It seems that every day turns up some quirky new development in the rapidly developing utility grid market: sometimes even two.
Today, Sun announced "Project Blackbox", a shipping container filled with up to 240 rack-mounted Opterons (or Sparcs) and 1.4 Petabytes of storage. The compute-hungry user leases or buys the box, plugs in a couple of fire hoses for cooling and a 500 kilowatt power cord, and it's up and running in five minutes. All this apparently designed by Danny Hillis, of all people. (Wasn't Google supposed to be doing this?)
This development emphasizes how hard it is to distinguish "insourcing" and "outsourcing." I need more computing power: do I buy new servers, lease a Blackbox from Sun, or rent time on Amazon EC2? All three approaches can provide the same "power," but differ greatly in setup time, costs, quality of service, and flexibility.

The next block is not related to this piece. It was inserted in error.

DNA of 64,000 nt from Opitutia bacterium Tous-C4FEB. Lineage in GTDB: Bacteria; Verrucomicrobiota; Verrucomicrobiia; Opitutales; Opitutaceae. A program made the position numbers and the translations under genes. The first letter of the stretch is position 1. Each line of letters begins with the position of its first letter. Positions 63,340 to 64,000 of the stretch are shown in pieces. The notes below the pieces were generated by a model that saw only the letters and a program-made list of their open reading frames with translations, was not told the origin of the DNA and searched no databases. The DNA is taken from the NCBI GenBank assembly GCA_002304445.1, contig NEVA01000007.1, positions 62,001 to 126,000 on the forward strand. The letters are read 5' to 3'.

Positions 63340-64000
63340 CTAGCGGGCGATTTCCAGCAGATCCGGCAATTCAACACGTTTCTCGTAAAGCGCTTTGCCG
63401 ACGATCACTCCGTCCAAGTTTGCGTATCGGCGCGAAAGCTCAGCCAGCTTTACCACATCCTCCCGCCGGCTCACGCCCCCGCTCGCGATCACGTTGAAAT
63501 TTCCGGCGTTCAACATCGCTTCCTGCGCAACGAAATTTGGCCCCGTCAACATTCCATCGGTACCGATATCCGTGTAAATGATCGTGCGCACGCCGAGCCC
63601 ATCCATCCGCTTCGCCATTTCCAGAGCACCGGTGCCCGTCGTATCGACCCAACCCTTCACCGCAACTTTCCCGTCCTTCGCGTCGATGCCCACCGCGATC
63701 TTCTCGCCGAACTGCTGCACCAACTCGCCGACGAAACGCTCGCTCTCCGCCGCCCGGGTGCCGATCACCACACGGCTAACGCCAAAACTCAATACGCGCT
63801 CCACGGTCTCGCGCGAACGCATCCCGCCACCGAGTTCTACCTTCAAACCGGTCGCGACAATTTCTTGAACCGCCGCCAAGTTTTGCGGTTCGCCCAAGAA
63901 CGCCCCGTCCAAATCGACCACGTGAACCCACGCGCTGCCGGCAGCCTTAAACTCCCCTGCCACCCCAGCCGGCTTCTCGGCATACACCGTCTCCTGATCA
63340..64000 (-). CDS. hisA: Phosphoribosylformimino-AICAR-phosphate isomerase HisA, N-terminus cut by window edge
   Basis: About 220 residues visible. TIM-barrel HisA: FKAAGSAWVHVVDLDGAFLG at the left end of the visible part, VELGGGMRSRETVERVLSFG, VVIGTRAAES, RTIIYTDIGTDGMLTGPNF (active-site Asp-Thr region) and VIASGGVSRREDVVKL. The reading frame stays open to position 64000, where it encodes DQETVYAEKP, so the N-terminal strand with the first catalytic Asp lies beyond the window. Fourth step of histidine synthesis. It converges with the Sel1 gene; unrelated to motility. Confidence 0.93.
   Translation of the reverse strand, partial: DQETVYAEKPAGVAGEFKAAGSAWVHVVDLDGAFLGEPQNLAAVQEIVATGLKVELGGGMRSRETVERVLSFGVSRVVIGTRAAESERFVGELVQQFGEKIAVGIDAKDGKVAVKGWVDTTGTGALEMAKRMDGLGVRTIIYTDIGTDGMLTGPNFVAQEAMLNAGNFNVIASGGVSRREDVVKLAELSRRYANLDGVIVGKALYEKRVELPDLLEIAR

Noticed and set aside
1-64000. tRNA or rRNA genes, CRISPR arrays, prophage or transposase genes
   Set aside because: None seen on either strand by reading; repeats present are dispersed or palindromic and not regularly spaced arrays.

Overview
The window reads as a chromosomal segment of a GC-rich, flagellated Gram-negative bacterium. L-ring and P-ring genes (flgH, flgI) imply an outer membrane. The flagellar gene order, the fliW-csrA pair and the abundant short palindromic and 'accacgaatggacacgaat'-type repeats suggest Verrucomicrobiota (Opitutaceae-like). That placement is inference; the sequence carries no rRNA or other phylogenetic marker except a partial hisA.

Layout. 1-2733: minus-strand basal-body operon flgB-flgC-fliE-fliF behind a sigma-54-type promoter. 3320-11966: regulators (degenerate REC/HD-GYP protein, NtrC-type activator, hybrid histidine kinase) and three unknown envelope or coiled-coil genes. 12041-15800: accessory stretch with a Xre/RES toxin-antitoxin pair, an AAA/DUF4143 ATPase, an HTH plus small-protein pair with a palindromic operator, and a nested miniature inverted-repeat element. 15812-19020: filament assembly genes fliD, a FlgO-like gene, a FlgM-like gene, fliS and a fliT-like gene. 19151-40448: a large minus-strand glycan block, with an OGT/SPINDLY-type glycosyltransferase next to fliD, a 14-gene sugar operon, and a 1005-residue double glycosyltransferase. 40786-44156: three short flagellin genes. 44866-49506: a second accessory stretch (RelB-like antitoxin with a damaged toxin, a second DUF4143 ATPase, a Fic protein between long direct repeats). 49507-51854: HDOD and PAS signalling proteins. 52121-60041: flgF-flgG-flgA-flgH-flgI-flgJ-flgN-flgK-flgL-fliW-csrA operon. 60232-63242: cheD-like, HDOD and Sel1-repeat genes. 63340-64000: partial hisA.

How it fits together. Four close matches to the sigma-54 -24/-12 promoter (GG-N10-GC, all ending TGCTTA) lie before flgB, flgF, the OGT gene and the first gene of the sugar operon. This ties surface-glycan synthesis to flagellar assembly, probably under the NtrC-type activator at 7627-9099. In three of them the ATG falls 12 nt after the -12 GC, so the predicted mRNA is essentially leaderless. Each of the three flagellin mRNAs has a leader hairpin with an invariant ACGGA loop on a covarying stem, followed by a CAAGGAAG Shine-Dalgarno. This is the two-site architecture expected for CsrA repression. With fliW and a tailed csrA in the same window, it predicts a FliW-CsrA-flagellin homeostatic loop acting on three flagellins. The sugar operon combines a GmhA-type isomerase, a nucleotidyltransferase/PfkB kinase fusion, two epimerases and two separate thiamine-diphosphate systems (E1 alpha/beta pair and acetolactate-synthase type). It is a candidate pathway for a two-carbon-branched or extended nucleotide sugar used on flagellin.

And in a case of art imitating life (?), the world's largest grid facility operator, Google, announced that it will cover the roofs of its Mountain View offices with solar cells, a move that will provide 30% of the electricity used in those offices--and might sometimes result in Google selling power to that other grid, the old-fashioned electric one.